As previously discussed in my post titled “Fear of Mistakes,” people with OCPD avoid making mistakes because their all-or-nothing thinking hyperbolizes the consequences. It is this same fear that causes some people with OCPD (those who are not so concerned with cleanliness) to hoard.

People with OCPD who are not so concerned with cleanliness hoard because their all-or-nothing thinking hyperbolizes the consequences of the wrongful disposal of things that have value.

To a person with OCPD, every item has value. If there is no beneficial use for something now, there very well might be some beneficial use for it in the future.

In high school, I once had an impressive collection of my own pubic hair inside a Ziploc bag that I stored away in my desk because I thought I might use it as a prank on someone later. Another OCPD friend of mine, for the same reason, managed a jar full of his own urine inside his closet during the same time in his life. We now both look back and laugh at how odd we once used to be.

Just as inaction is the result of an OCPDer’s difficulty to part with one of his or her options, inaction is also the result of an OCPDer’s difficulty to part with one of his or her belongings. Instead of throwing them away, most people with OCPD will tend to let things of little value just sit around and take up space.


  • You have a gift of foresight – You can see the potential value in people, ideas, and objects more than others.
  • You have a gift for archiving – Your mind is designed to be good with keeping track of the whereabouts of an extensive number of objects.


If you are living or working with other people, identify the private spaces that are yours and the public spaces that are shared with other people. In your mind, draw an imaginary line dividing those spaces. If you are going to neglect taking action in disposing items of little value, do that in your own private space and do not let your things spill over that line. If you have reached the capacity of your private space, ask the people you live with or work with if you may extend the perimeters of your private space. After all, your extension will result in the reduction of their public space or even their private space. If they decline your request, do not take it personally. Why should you be entitled to more private space than everyone else anyway? From that point on, if a new item must be archived within your clutter, make room for it by disposing the least important item of your collection. If others come into your private space and move your belongings in a way that you cannot access what you need anymore, communicate openly with them about the fear that you have concerning the whereabouts of your belongings. Kindly request them to respect your private space. If others continue to disrespect your private space, you may resort to using locks to prevent further intrusions.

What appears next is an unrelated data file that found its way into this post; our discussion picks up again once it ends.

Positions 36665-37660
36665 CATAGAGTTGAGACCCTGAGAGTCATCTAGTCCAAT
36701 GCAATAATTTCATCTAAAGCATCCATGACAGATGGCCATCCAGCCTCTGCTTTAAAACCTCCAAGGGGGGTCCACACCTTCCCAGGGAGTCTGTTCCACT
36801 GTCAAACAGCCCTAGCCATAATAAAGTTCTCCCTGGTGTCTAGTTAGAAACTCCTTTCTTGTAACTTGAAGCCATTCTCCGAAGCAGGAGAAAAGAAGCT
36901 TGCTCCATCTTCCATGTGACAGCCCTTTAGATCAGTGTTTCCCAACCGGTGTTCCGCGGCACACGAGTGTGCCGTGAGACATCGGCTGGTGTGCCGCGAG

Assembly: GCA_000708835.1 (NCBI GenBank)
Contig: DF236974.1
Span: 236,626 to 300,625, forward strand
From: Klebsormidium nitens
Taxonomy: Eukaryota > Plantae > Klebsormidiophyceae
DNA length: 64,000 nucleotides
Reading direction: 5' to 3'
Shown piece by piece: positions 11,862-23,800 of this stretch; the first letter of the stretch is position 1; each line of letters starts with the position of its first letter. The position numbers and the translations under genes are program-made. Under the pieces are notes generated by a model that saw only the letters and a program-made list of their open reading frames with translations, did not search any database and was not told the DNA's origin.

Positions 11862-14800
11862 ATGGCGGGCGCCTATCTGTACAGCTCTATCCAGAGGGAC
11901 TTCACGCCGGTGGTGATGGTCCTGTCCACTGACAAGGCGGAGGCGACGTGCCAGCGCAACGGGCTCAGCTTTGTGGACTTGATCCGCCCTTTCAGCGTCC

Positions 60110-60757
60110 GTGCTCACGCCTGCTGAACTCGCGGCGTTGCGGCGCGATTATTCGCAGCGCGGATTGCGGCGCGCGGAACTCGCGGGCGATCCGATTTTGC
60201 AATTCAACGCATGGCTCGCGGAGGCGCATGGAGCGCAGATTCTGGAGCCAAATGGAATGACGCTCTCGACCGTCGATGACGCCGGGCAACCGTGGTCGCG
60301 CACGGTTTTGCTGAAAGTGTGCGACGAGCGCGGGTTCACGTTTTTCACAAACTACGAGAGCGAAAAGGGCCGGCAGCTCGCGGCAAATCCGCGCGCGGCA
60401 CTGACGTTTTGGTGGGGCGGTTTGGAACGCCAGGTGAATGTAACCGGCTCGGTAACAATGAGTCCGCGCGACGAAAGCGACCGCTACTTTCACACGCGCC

If you live or work with a friend with OCPD, do not spoil your friend by giving him or her infinite space for his or her hoarding tendencies. Remind your friend nicely of the private spaces that are reserved for his or her own use and the public spaces that are shared with others. If your friend begins to take up space in shared areas, notify him or her right away before he or she has established that area as a permanent home for his or her personal items of value. Give your OCPD friend the chance to move it back him or herself. Warn your friend that, if he or she does not move it in a specified amount of time, you will move it back into his or her private space where it belongs. Finally, respect your friend’s private space and do not remove anything. If you believe something must be removed, consult with your OCPD friend first before touching it.